A Sanskrit morning prayer requests for a fragrant earth, nutritious water,pleasant air,bright lightand space with sound so that my morning becomes auspicious: Prithvi Sagandha Sarasastathapah, Sparshi Cha V ayurjvalitam Cha Tejah, Nabhah Sashabdam Mahanta Sahaiva, Kurvantu Starve Mama Suprabhatam.To make your morning auspicious a scavenger bird ‘s contribution was recognised by a biologist Dr. Pornima Devi Barman The ‘Stork Sister from Assam. A wildlife biologist, Dr. Barman has brought the Greater Adjutant Stork, a wetlands scavenger bird back from the brink of extinction in Assam with the help of her all-women volunteer group called the Hargila Army. In the process, she has demonstrated the importance of local participation in making conservation efforts a success. Dr. Pornima received the Whitley Award in 2017 and the Nari Shakti Puraskar in 2018 for her Achievements.
The great ornithologist Dr. Salim Ali has described the Greater Adjutant Stork as a bird which does not possess the charisma of a tiger or the one-horned rhino. It’s Assamese name is Hargila, the bone-swallower. This carrion-eating bird’s diet & pooping habits made it an outcast and an ill-omen till a young and passionate ecologist took upon herself to save it from extinction and restore it to its rightful place in the wetland’s biosphere.
The perennial Himalayan river Brahmaputra, locally known as Lohit, divides Kamrup district into almost equal two halves. Villagers in this District can often spot Dr Purnima perked atop 80 feet high observation platform, scanning the countryside for the Hargila or G A S(Greater Adjutant Stork). The villagers affectionately called her as Hargila Baiden, the Stork’s sister. Dr. Pornima Devi Barman, The ‘Stork Sister’ From Assam
Dr. Barman works for Aranyakas, a Guwahati based biodiversity conservation society. According to BNHS(Bombay Natural History Society), Hargila or G A S was once present across the subcontinent & South East Asia, now barely numbers 1200, mostly confined to Assam.T his scavenger bird is nature’s finest sanitation worker. It is also a creature of habit, nesting in the same location year after year. Urbanisation and deforestation have almost killed this species.
Pornima Dev , after completing her Master’s in Zoology, got a Phd for her research about the Hargila bird. She grew up on the banks of Brahmaputra in the company of her grandmother Padumi Devi.
A chance call for help set Purnima on the mission to restore the Hargila. She organised the local women’s group to take up the work of conserving the Hargila birds. Today the Hargila Army has 400 members and the bird has been adopted as one of their own. It forms a part of wedding ceremonies, of morning prayers at schools, it even features as a popular motif for Assamese textile.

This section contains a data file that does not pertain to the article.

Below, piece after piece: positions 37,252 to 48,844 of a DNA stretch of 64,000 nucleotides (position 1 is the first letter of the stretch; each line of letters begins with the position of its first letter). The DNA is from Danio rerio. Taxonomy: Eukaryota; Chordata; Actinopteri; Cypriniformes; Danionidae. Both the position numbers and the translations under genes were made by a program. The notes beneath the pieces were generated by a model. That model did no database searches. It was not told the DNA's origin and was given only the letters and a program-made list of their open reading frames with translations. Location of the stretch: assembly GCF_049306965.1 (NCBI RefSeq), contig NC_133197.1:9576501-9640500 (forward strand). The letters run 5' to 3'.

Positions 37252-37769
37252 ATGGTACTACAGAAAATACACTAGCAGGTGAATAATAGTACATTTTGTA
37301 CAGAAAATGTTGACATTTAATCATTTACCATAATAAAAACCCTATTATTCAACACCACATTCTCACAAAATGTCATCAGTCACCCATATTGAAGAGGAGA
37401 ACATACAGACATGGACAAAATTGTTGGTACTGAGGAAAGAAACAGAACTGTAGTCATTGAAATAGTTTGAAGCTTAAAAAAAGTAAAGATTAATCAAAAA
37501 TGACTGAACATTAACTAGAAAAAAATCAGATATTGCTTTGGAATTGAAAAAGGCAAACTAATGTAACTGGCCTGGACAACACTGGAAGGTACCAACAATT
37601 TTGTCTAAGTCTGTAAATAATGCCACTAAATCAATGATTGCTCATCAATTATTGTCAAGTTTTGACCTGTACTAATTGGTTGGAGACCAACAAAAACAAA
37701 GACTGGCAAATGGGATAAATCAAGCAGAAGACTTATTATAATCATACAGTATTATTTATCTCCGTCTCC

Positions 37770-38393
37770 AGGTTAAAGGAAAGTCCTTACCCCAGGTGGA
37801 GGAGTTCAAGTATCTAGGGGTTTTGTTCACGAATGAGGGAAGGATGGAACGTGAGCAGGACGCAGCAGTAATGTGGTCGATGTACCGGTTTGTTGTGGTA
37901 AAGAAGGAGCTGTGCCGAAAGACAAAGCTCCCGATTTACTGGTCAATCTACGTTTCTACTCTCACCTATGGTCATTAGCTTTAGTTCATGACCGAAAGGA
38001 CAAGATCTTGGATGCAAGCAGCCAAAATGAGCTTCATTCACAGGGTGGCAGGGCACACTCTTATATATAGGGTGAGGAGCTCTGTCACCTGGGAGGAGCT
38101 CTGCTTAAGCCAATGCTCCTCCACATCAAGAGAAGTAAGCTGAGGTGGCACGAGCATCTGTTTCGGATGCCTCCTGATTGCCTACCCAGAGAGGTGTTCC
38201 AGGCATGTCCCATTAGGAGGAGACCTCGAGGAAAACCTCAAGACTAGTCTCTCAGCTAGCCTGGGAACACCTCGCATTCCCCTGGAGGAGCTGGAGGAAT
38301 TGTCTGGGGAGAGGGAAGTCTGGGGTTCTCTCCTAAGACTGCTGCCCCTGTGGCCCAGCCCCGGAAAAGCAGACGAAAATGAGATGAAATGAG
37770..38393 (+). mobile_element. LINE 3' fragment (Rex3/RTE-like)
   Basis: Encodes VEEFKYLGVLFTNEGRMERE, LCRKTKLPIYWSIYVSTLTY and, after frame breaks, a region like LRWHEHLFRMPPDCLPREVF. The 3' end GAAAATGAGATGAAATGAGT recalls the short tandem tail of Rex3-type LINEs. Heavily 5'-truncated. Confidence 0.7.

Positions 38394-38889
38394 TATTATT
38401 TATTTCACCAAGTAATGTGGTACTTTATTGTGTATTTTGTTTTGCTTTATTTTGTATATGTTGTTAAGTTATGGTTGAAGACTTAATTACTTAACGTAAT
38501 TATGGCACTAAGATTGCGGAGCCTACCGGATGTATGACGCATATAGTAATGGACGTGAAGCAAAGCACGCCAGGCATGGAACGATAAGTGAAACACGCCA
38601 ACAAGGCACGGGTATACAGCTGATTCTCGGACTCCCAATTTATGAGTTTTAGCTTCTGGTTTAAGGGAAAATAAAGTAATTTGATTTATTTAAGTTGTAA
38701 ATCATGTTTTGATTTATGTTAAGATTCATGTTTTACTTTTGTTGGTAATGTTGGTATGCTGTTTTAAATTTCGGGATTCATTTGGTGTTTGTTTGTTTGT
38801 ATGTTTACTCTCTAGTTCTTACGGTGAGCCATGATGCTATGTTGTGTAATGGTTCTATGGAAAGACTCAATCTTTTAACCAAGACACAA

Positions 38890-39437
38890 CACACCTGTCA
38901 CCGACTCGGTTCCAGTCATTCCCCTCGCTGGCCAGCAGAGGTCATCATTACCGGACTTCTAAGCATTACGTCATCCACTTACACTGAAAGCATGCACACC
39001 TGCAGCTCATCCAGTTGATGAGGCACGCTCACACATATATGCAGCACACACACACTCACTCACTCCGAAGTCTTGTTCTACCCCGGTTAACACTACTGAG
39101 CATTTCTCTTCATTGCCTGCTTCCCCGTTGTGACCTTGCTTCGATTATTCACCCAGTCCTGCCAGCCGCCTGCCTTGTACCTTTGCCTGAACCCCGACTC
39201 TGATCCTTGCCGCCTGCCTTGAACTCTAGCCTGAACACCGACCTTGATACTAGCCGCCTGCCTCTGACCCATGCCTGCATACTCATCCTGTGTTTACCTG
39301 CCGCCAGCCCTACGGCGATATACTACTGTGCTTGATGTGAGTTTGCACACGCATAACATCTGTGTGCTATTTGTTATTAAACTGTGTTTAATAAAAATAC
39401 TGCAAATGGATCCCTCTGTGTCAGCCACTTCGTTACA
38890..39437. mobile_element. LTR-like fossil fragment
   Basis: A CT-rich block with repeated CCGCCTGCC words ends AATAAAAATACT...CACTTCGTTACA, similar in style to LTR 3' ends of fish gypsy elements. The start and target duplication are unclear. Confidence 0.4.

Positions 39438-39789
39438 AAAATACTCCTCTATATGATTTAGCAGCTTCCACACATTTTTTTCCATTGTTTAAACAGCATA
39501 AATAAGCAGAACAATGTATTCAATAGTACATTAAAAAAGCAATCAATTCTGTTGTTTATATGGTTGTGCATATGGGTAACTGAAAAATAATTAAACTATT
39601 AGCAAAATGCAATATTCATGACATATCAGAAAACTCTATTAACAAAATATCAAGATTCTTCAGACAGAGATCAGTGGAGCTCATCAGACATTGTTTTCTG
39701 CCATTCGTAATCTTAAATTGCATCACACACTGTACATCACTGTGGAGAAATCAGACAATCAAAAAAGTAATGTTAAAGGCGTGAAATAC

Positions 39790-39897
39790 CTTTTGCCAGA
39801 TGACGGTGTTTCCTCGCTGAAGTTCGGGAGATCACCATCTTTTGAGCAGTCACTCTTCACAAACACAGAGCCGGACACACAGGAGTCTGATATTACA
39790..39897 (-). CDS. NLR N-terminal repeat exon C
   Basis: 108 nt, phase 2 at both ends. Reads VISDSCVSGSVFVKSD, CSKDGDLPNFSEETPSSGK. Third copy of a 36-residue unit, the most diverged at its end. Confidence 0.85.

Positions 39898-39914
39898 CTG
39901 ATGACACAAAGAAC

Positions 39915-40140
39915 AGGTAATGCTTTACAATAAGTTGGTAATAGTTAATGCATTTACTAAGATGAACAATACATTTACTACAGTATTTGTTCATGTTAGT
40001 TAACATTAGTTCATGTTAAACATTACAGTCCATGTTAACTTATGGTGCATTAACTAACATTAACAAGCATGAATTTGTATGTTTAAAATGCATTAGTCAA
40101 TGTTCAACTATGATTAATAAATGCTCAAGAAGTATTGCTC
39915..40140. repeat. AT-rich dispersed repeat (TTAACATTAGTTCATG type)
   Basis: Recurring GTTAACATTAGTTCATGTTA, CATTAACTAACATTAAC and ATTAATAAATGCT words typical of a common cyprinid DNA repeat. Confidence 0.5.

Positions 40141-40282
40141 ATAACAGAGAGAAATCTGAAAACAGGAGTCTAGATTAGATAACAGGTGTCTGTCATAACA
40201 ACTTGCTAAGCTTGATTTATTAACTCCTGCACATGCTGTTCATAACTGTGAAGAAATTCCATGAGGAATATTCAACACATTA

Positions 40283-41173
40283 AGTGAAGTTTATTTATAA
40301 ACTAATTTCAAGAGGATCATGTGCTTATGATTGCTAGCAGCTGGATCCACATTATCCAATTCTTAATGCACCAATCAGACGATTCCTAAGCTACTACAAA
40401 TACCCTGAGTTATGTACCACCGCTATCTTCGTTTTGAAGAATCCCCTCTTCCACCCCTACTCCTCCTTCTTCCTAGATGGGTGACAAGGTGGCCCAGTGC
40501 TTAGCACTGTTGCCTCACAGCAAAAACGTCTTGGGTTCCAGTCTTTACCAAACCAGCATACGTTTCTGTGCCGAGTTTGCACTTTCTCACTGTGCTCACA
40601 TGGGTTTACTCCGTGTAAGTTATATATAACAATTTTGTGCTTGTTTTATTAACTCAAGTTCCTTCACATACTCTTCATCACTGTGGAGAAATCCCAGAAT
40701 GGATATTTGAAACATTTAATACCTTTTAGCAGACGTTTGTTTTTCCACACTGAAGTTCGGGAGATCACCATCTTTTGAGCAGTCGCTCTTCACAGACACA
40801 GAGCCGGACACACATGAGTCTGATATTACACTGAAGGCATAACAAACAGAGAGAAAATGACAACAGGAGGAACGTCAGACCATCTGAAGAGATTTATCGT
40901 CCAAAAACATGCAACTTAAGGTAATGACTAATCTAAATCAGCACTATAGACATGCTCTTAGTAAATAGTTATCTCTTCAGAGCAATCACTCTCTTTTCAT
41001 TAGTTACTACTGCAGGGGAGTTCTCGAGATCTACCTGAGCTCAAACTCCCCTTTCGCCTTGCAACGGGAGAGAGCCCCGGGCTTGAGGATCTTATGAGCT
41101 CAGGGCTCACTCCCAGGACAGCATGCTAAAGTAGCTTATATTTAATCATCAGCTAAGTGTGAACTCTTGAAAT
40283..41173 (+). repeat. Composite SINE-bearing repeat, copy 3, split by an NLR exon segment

The wildlife biologist ‘s Hargila Army strings nets under trees to catch chicks that may tumble out of their nests. The rescued chics are sent to the Assam State Zoo for care. In 2007 there were mere 30 nests of Hargila, last year there were 150 nests thanks to the conservation work of Dr. Purnima Devi Barman’s Women Army for this huge five feet tall bird with an eight feet wing span.
Dr. Purnima regularly attends seminars and symposia about the Hargila. Her two daughters- Sampriti and Sanskriti are proud of their mother’s valuable contribution to the ecology of Assam. In addition to Whitley Award( Green Oscar) and Nari Shakti Puraskar, highest civilian Award given to women, Dr. Purnima has been conferred with U N D P India Biodiversity Award in 2016.
She was also honoured with the R B S Earth Award in 2016. Himanta Bisva Sharma, Chief Minister of Assam, has said that we need at least a hundred Purnimas to have an ecological balance throughout our country. While awarding the Whitley Award to her in 2017, Princess Anne had reiterated that Dr. Purnima Devi Barman was a catalyst for changing the perception about the G A S from loathing to loving.
Today Purnima is an icon for young girls who want to enter new vistas of life. Space is not the limit for them as innovative ideas guide them to try novel avenues of work for enhancing value of life in all its forms.
Dr Purnima says that conservation is a big platform where women have a definite place as they influence the young generation by their words & action. The Hargila Army is a token of women’s contribution to the never-ending struggle for helping the less privileged among the creations of Mother Nature!